Since we have returned late from our afternoon of hiking, we return to the hotel to quickly clean up and then hunt up a place to eat dinner. For some reason, I decide to put a little make up on and try to make myself presentable. I suppose I am thinking of the three men we encountered at dinner the night before when we sat at the bar of a crowded restaurant and Pat said they were making comments like we didn’t belong there. I don’t know what wearing make-up has to do with improving this situation, but I take a couple extra minutes to put it on anyway.
Now that I am wearing the fanciest outfit I brought with me–skinny black pants, a red sweater, and ballet flats–we wander around on the cobblestone streets looking for food. As it turns out, my feet are bruised from our long descent on a rocky trail–one of the two disadvantages of hiking in fivefinger shoes (not counting the odd looks). Each step reminds me how many stones I stepped on with nearly bare feet.
As we wander around on tired legs, we pass large clumps of bicycles. It seems there is a parking shortage for bicycles in Freiburg; some bikes are parked with a lock only through their own wheels, having no stationary object left to lock them to. There are virtually no cars in the old part of town. When one does venture through, they drive slowly, allowing the pedestrians walking down the middle of the road time to clear the way. It seems that car parking is limited to the outskirts of town and hotel garages.
We wander around past crowded restaurants, many full of university students eating mounds of fried food from baskets; it’s a university town. We pass those restaurants up as well as the “Wein” restaurants with their more sophisticated clientele–the wine is tempting, but it feels wrong to drink wine in Germany when the beer is so good. We wander past a restaurant that advertises its daily special as “fresh killed rabbit” and keep on going again. Finally, we end up back in the main plaza around the cathedral and choose a table outdoors at a restaurant across from where we had lunch the day before.
There are three restaurants here, their outdoor tables distinguished by the furniture style and the color of the umbrellas. We sit at the third, close to the restaurant entrance, hoping to be noticed since it is late to be sitting down for dinner in this small town. As we sit, we overhear an inebriated American one restaurant over and several tables down. He speaks so loudly, he might as well be shouting. Every person in the area can hear every word he says. He complains about the tables having numbers on them. I find it interesting what annoys people. There have been many times when I have been highly annoyed by something that seems petty and not worth the energy to others. But usually it comes down to something that ultimately makes me feel stupid. Like door handles that look like they should be pulled when they really must be pushed. It doesn’t take too many times smashing your face into a glass door that didn’t open when you’re not paying attention before you get annoyed by misleading door handles. Although, I have to admit that even now, imagining my face pressed against the glass from the view of a person on the other side makes me laugh out loud. But that is beside the point. Most of the time, what I find annoying depends on whether it makes me look foolish in some way and how cranky I am at the time. I try to remind myself of this when I want to dismiss someone as a nasty person–I have been that nasty person more times than I care to admit. But in this case, I am at a loss to explain why the noisy American is so perturbed by table numbers or why he feels compelled to shout his irritation to the world. I find myself wishing he would shut up, feeling like he reflects badly in all Americans. After all, those of us who are quiet go unnoticed while the rambunctious make a lasting impression.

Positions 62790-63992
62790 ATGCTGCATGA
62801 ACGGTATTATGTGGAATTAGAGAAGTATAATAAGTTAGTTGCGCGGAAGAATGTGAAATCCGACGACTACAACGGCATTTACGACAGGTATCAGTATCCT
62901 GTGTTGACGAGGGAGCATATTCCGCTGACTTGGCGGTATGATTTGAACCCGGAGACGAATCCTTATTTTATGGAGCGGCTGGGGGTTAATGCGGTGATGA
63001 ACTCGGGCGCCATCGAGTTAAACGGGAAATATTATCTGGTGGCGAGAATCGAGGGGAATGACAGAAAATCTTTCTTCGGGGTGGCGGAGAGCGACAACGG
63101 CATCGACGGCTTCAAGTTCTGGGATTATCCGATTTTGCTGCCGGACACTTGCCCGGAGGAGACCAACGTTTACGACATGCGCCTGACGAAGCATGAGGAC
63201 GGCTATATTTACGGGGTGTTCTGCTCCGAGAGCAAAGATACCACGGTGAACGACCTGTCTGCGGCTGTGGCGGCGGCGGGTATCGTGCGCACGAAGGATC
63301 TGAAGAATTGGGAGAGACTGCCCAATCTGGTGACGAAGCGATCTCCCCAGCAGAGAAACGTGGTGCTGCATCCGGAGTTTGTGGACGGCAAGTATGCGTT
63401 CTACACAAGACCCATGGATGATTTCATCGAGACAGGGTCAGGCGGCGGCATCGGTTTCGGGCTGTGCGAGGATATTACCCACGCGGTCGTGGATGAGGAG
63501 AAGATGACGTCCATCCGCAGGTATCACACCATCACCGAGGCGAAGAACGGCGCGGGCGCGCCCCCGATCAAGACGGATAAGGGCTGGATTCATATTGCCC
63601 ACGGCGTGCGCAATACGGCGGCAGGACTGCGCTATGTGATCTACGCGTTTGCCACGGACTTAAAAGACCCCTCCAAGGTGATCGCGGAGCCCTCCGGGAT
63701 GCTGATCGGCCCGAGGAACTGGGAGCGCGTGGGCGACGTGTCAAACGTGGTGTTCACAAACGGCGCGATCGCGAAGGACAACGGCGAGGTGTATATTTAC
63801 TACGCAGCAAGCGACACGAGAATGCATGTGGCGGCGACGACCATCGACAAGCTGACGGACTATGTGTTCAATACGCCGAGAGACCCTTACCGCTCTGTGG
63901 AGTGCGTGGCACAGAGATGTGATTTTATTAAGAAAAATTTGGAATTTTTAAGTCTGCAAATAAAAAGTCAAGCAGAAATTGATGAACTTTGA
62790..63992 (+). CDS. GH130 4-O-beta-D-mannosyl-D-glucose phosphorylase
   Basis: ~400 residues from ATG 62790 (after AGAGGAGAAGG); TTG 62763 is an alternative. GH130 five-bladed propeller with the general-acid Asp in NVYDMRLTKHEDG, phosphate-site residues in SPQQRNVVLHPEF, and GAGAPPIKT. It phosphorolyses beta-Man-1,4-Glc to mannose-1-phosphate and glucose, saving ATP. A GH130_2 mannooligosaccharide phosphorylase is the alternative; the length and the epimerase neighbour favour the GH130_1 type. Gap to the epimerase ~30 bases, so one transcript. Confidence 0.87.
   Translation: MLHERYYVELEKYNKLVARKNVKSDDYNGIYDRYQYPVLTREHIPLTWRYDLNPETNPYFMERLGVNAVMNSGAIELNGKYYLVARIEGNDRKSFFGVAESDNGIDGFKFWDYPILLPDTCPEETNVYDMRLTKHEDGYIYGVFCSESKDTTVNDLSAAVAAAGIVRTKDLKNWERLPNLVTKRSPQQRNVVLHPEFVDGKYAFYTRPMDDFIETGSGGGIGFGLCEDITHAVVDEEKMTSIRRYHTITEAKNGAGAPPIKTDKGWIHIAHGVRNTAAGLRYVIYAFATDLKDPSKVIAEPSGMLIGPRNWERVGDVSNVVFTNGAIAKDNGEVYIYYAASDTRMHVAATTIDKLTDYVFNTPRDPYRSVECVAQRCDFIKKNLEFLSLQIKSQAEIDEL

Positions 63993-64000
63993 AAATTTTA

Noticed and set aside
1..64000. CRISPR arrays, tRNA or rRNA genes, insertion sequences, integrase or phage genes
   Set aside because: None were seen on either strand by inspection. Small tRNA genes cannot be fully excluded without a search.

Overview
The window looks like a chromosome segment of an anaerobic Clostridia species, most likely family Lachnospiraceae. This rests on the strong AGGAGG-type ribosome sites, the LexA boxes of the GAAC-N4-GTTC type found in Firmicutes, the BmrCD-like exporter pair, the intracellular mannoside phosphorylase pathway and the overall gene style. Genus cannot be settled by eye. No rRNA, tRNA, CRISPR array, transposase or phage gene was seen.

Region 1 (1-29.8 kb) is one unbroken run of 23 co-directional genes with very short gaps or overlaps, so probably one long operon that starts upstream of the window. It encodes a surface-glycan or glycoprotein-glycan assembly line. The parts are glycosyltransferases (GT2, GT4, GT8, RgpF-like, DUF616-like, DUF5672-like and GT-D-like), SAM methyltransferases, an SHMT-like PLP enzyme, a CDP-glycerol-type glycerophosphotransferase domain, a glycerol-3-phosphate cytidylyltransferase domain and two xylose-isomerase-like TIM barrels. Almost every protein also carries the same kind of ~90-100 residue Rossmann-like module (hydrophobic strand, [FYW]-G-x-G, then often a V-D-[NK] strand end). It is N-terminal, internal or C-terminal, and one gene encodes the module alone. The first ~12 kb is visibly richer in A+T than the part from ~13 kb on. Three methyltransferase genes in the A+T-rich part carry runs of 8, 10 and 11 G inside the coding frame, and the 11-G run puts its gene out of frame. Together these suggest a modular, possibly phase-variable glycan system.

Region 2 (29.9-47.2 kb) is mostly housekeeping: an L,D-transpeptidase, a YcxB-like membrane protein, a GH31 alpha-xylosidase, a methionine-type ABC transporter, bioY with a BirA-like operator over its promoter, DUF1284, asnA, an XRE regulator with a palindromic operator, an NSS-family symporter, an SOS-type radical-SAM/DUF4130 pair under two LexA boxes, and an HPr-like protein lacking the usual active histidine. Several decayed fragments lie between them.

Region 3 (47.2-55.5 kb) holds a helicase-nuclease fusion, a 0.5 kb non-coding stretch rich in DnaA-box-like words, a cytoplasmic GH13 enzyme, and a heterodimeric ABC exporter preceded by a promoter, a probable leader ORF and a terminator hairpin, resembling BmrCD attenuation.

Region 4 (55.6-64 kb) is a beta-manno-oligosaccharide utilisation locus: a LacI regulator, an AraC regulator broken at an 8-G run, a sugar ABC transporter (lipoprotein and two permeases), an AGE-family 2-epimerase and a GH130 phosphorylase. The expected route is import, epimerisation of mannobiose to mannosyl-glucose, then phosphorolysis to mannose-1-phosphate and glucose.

The food comes. Pat has ordered cordon bleu for me. The German version is made with pork instead of chicken and I actually like it better than the French version. The pork is tender and juicy and the salty ham and creamy cheese set it off just right. It’s a huge amount of food, but this doesn’t prevent me from snagging a few spaetzle noodles from Pat’s plate when he’s not looking. I have a weakness for spaetzle. We enjoy our dinner, cleaning our plates, but we are too full for dessert.
We return to the hotel slowly, bikes with headlights passing us on the walkways as we go. The night is cool and the moon is rising, about half full. I try to remember if it’s waxing or waning–the top portion is lit, so the old trick of a “D” for “dying” won’t work tonight. I decide it must be waning and I realize that I did not buy a new tripod before the full moon, as I had promised a photographer friend I would after shooting horribly blurred shots of the full moon in August. I make a metal mote as we continue our stroll. The cathedral bells start ringing and are then echoed by another church’s bells in the distance–it’s 10PM and I have stayed awake all day. By the time we return to the hotel and get ready for bed, I fall quickly into a deep sleep.